In addition, by informing and heightening the interest of the common people, the media will indirectly be affecting the decisions of policymakers. Policymakers generally strive to cater to the interests and opinions of the public, and by attempting to please people who are interested in positively contributing to the solution for ocean acidification, they will institute favorable policies. Thus, the most effective way of communicating to different audiences that ocean acidification is inhibiting the sustainability of the ocean ecosystem is through the media’s strong hold on the public’s knowledge and opinions.
Given that the negative consequences of ocean acidification have only recently been discovered, it’s not particularly surprising that ocean acidification is not yet common knowledge. While those who are aware of this problem are likely to know of its far-reaching effects on both ocean life and human welfare, truthfully, the consequences of ocean acidification seem less severe and more distanced from humans than those of global warming.
With global warming, we have to worry about rising sea levels and mass incidences of drought and famine, but with ocean acidification, the biggest concern is reduced calcification rates for select marine organisms. Of course, the effects of reduced calcification are significant, but there are too many degrees of separation between that and impacts on human welfare for many people to see the urgency in the situation. Ocean acidification is near invisible for the average person—it takes place in oceans and at the microscopic base of food webs. Now, contrast that to global warming and the iconic images many people have seen of receding ice caps and stranded polar bears. It’s much easier to visualize the devastating effects global warming can have, and as such, this side of the carbon emissions problem has gained much more attention in popular media. Public knowledge is controlled to a large extent by the information and the stories that media outlets cover, and global warming is stealing the spotlight from its lesser-known sibling.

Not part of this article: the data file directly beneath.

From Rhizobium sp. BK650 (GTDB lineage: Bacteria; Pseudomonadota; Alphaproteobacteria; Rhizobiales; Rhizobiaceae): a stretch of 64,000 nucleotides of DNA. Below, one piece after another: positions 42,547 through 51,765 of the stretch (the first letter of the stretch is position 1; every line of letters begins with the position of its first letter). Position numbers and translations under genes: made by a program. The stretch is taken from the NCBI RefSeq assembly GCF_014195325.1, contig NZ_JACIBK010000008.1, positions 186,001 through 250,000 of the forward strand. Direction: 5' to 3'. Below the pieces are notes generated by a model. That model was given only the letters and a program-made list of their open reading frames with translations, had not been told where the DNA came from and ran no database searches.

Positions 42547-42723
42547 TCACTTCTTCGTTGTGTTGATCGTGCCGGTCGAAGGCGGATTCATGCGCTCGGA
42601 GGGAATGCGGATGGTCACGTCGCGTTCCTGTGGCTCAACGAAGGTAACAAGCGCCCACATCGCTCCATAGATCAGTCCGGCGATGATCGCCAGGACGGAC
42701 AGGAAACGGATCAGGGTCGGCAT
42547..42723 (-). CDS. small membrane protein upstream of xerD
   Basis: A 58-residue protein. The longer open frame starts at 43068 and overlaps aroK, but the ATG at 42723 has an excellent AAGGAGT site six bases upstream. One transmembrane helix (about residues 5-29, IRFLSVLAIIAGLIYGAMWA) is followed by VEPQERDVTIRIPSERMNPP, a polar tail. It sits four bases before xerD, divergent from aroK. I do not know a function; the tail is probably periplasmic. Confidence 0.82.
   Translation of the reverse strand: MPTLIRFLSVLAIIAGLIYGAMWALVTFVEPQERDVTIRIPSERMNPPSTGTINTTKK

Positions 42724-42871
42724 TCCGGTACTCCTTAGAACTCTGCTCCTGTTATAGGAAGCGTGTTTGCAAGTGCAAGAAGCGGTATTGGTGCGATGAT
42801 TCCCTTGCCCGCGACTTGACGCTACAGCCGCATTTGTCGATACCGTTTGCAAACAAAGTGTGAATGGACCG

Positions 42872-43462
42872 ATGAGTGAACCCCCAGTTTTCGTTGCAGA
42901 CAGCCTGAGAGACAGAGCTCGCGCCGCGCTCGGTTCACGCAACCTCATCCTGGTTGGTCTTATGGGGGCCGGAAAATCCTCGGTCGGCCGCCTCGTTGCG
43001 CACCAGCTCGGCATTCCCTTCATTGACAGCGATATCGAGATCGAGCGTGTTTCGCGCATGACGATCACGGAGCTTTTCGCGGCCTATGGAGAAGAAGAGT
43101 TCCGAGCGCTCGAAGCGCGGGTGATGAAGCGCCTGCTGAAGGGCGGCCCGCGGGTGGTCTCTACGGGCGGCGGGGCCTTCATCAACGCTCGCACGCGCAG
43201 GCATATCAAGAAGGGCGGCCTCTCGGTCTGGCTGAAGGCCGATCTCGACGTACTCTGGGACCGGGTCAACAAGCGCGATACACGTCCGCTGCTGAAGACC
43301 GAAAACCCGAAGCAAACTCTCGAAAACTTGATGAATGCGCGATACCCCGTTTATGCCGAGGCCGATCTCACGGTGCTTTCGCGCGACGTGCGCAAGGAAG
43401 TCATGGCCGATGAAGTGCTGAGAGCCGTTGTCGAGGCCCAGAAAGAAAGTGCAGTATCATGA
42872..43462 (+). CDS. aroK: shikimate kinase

Those who have heard of ocean acidification are likely to have an interest— personal, professional or economic— in ocean or environmental sciences. If ocean acidification is relevant to their lives, chances are that they’ll know about it. If ocean acidification has the potential to impact their livelihoods, like those of fishermen, the chances are even greater that they are aware of the consequences of ocean acidification on ocean ecosystem services. It’s just a problem that few other people know.
Raising general awareness will require the involvement of mass media. If ocean acidification is popularized in the same way as global warming, it will have a much greater opportunity of reaching the same level of common knowledge. Regardless of the number of scientific journal articles warn against the dire ramifications of ocean acidification, if the information is presented in a form that is inaccessible and inconvenient for the average person, the knowledge cannot spread. Only when ocean acidification is presented through popular media in a way that makes it easy for the layperson to understand and visualize will it gain a foothold in the sphere of public concern.